23 SES 08 A, The Nordic Vision of a School for All Meets the Neo-Liberal Education Policy. Part 1. Reports from Five Countries
Symposium, Part 1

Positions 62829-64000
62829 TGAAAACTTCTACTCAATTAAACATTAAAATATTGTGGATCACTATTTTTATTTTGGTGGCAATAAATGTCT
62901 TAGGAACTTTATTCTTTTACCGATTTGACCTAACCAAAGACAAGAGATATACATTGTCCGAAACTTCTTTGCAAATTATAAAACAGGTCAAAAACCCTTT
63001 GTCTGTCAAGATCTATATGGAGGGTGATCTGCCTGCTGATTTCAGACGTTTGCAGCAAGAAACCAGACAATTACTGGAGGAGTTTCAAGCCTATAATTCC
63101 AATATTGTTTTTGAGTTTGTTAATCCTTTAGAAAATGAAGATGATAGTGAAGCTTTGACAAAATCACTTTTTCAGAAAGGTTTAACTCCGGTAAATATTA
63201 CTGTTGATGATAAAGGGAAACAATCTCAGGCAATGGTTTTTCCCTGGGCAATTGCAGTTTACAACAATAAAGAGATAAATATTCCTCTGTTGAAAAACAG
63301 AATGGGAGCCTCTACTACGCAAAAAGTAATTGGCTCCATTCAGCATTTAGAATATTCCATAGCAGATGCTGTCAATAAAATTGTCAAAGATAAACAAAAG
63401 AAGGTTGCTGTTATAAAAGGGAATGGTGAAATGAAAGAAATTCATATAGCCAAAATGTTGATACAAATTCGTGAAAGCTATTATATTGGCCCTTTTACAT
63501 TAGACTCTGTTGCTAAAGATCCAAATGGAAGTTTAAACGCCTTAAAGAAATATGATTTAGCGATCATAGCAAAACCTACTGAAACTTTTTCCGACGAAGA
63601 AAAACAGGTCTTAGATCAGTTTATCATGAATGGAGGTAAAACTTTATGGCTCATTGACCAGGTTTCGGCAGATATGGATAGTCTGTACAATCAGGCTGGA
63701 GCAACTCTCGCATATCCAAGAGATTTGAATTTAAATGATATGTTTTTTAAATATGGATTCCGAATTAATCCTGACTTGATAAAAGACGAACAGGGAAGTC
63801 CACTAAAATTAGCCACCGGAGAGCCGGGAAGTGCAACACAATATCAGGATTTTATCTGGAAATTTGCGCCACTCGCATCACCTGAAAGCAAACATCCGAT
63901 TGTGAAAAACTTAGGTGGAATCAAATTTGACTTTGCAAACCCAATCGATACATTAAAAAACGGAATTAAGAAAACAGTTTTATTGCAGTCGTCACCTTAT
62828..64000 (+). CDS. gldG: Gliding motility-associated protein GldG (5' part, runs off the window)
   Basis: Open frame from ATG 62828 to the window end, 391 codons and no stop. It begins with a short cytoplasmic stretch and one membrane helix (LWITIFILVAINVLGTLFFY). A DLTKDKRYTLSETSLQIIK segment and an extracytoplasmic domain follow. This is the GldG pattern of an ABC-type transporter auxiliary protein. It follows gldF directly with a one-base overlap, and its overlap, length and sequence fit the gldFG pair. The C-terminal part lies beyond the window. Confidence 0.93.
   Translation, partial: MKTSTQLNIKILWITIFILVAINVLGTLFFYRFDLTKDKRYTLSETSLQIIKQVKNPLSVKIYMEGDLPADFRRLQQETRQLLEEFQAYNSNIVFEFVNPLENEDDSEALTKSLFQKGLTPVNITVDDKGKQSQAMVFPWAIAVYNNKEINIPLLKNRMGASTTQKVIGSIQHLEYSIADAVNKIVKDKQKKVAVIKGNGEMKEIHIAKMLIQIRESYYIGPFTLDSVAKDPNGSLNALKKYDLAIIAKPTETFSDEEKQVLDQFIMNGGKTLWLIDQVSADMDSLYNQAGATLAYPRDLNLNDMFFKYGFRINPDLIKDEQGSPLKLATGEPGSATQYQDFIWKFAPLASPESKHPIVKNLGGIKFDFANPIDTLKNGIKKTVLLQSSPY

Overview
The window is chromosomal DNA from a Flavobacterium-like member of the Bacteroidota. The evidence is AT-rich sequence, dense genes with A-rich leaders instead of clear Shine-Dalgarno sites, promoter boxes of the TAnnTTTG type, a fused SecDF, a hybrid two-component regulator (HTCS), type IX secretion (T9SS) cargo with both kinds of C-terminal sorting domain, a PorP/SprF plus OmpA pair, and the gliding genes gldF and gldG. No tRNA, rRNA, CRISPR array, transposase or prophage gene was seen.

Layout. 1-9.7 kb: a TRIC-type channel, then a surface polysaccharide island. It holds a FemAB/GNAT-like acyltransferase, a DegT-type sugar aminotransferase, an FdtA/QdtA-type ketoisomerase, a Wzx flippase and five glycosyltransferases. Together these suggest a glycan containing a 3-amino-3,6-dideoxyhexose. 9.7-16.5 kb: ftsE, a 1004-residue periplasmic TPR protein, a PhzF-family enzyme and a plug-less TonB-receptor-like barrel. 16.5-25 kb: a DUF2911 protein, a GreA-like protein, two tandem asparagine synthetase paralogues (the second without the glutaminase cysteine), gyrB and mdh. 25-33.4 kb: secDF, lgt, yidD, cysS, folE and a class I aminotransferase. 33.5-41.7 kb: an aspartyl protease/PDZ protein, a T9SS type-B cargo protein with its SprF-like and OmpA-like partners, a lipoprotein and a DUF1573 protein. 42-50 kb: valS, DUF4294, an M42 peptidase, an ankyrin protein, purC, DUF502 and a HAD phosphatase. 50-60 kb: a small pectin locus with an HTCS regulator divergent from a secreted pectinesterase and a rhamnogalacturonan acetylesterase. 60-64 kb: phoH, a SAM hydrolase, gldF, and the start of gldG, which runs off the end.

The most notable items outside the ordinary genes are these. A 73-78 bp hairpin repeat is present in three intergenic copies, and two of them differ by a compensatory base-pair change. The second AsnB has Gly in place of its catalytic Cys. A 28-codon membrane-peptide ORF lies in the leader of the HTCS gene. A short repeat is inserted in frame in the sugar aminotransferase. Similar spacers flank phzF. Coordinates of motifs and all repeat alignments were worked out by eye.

The quest for equity in education in Finland has the roots in the 19th century project of nation-building. Education was regarded as a national public good, and therefore a duty of all people, also the commoners. Universally accessible elementary school was established as a product of national awakening. However, only under the auspices of the welfare state hundred years later in the 1970s, the basic school became sufficiently extensive and truly a school for all through a pivotal comprehensive school reform. School is contingent on social change. Post-industrial turn, the rise of new middle classes and the import of neo-liberal ideas led to a new pivotal turn in school politics in the 1990s. Deregulation, decentralisation and the introduction of free parental choice of school made local comprehensive schools into a school market, where education was sought as an individual asset instead of a public good. In the post-comprehensive era the comparative evaluation of learning outcomes was regarded essential. Finnish schools excelled in the OECD-conducted PISA measurements, and equity was offered as an explanation. However, since 2009 PISA results indicated local polarization of schools in regard to learning results. Equity of education seemed to deserve reconsideration.
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